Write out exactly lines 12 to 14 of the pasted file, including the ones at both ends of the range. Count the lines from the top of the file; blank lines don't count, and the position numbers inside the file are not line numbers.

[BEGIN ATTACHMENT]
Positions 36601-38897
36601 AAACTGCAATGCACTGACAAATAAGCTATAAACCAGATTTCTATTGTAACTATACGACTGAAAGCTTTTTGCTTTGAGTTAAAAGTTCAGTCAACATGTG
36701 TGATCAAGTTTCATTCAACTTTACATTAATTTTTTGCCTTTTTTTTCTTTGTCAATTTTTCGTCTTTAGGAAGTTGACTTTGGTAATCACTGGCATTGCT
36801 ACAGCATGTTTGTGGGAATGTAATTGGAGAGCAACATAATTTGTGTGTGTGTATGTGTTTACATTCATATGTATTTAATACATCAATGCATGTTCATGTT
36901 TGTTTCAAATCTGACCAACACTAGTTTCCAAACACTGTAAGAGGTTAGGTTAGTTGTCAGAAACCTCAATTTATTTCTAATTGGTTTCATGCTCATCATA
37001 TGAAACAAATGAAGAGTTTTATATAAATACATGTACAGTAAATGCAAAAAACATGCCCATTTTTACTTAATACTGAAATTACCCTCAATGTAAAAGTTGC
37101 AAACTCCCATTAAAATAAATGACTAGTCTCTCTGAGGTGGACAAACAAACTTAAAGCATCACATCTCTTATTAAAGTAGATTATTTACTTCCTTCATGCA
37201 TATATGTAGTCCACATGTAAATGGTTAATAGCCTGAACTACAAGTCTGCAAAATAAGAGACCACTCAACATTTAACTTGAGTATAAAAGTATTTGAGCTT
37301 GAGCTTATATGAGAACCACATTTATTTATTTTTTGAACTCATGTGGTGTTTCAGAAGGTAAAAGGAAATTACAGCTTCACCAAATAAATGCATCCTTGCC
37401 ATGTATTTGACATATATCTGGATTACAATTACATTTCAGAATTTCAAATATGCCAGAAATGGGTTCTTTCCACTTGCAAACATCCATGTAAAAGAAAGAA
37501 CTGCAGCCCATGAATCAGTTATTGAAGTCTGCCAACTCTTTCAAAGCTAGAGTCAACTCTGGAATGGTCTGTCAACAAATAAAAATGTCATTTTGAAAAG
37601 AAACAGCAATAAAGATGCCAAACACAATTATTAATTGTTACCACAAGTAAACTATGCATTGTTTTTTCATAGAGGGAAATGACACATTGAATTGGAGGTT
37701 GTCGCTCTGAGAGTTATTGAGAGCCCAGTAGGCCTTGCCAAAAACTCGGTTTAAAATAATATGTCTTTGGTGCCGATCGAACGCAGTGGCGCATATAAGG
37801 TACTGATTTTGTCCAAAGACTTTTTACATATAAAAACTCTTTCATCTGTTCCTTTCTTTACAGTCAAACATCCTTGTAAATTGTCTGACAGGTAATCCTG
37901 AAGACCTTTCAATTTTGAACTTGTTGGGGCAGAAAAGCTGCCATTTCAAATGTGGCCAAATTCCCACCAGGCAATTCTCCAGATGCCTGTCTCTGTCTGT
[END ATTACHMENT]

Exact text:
37601 AAACAGCAATAAAGATGCCAAACACAATTATTAATTGTTACCACAAGTAAACTATGCATTGTTTTTTCATAGAGGGAAATGACACATTGAATTGGAGGTT
37701 GTCGCTCTGAGAGTTATTGAGAGCCCAGTAGGCCTTGCCAAAAACTCGGTTTAAAATAATATGTCTTTGGTGCCGATCGAACGCAGTGGCGCATATAAGG
37801 TACTGATTTTGTCCAAAGACTTTTTACATATAAAAACTCTTTCATCTGTTCCTTTCTTTACAGTCAAACATCCTTGTAAATTGTCTGACAGGTAATCCTG